My faith is very strong. I have a relationship with God, and I communicate with him--and he communicates with me. I see his presence in my being here at the vaccine site. For example, my first week I met Lieutenant Ed Carvalho. This was the first encounter I’d had with a policeman since my release, and I was a little freaked out at first. We met at the coffee station and he was being so nice, easy going: “Do you take sugar?” and “How’s it going?” It felt strange. I wondered, if he knew my past would he treat me the same?
The next time we met, on a break, he was asking me about myself and I decided to take a leap of faith. I told him my story: I’d been incarcerated for 17 years, now I was going to school working through the whole re-entry process and learning to build healthy relationships. He was amazed! And he was so encouraging to me. I realized that the residue of incarceration didn’t have to taint my image. I could shed all those old layers. I was becoming the person I want to be.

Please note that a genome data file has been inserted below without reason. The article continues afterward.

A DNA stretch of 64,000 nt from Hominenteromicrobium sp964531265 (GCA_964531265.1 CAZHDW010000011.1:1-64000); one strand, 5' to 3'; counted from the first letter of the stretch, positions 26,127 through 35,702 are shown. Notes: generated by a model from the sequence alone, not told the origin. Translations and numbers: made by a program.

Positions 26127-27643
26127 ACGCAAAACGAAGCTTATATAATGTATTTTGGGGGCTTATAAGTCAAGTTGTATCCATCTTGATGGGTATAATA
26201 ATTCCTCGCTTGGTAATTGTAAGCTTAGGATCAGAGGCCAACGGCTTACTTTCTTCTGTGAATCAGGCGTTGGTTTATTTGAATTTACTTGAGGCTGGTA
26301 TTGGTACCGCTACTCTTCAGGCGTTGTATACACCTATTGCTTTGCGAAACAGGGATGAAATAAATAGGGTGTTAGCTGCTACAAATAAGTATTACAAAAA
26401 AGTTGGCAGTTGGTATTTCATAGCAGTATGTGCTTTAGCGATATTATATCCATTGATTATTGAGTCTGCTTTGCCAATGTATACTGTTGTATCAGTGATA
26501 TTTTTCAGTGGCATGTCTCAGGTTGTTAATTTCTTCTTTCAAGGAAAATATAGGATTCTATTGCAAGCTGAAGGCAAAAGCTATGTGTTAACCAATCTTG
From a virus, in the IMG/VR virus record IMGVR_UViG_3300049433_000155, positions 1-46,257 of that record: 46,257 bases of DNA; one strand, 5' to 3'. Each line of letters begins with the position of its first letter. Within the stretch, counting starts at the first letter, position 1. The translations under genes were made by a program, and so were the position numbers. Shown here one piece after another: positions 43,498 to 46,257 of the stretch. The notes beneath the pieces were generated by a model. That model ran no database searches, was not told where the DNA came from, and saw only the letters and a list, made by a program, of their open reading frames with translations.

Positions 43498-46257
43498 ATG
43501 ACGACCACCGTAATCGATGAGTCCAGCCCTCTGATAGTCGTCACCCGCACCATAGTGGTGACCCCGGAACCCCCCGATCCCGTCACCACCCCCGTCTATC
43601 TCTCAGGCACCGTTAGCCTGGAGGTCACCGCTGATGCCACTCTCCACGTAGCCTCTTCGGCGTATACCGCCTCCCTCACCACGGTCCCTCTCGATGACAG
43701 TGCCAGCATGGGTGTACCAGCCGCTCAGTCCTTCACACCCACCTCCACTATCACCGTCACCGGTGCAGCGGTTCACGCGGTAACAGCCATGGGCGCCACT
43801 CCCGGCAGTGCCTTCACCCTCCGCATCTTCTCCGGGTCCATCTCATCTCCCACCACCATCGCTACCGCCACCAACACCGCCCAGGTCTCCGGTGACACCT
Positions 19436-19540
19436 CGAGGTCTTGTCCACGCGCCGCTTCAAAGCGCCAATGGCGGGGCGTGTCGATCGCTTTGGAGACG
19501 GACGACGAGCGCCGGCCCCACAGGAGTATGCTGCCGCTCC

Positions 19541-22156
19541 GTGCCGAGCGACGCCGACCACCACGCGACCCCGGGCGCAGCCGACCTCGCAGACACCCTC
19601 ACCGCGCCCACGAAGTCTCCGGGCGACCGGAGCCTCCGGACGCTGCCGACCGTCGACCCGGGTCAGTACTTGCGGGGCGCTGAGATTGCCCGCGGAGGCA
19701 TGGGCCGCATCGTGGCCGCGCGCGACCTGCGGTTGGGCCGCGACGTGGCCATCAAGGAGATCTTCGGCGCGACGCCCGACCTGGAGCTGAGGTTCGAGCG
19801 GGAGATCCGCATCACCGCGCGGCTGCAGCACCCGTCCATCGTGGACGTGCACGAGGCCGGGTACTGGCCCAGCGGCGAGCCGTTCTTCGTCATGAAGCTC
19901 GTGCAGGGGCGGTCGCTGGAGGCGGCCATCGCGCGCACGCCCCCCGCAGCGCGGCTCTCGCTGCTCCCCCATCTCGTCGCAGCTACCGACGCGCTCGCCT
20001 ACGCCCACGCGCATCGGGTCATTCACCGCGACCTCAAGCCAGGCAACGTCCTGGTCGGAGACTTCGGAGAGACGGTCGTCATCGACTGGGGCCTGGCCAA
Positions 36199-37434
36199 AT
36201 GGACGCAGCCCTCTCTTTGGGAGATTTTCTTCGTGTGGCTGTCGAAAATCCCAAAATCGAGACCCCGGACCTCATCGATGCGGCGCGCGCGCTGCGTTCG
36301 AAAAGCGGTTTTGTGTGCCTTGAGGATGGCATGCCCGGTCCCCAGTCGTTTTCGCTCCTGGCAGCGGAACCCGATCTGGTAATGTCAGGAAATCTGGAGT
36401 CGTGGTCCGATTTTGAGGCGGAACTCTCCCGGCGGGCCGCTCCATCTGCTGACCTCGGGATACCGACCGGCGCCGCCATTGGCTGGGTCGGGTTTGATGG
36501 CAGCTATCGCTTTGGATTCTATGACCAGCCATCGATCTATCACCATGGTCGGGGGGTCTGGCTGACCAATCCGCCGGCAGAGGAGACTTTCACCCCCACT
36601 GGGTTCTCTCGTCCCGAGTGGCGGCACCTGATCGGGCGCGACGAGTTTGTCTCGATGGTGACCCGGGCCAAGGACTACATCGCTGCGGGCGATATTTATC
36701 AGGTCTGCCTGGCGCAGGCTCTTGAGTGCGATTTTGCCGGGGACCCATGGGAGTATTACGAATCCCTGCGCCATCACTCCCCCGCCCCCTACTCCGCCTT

Lieutenant Carvalho went on to introduce me to Sheriff Fontoura, the Essex County Sheriff. I spoke with him briefly and he was very supportive of me. I had a similar experience with the presiding judge of the Essex County Family Division, Judge Sallyanne Floria. She came to volunteer, and my supervisor assigned me to train her. That was an honor! Judge Floria also asked about me, and I decided to open up with her, not beat around my past but just be vulnerable and come from experience. At first, she seemed to be in disbelief, but she saw the good in me. That’s when I discovered who she is. And again, not just open-minded but actively on my side. She, Lieutenant Carvalho, and Sheriff Fontoura were saying things like, “You can’t give up.” They want me to succeed.
This is why I’m a firm believer that God designed this opportunity. I’m talking to people who can look at my past and not see it as a repellent--in fact, just the opposite. Instead of seeing me as someone on “the other side of the line,” and instead of judging me, they’re seeing me as someone who has overcome some things. And that is really helping me break those old patterns of how I see myself through their eyes.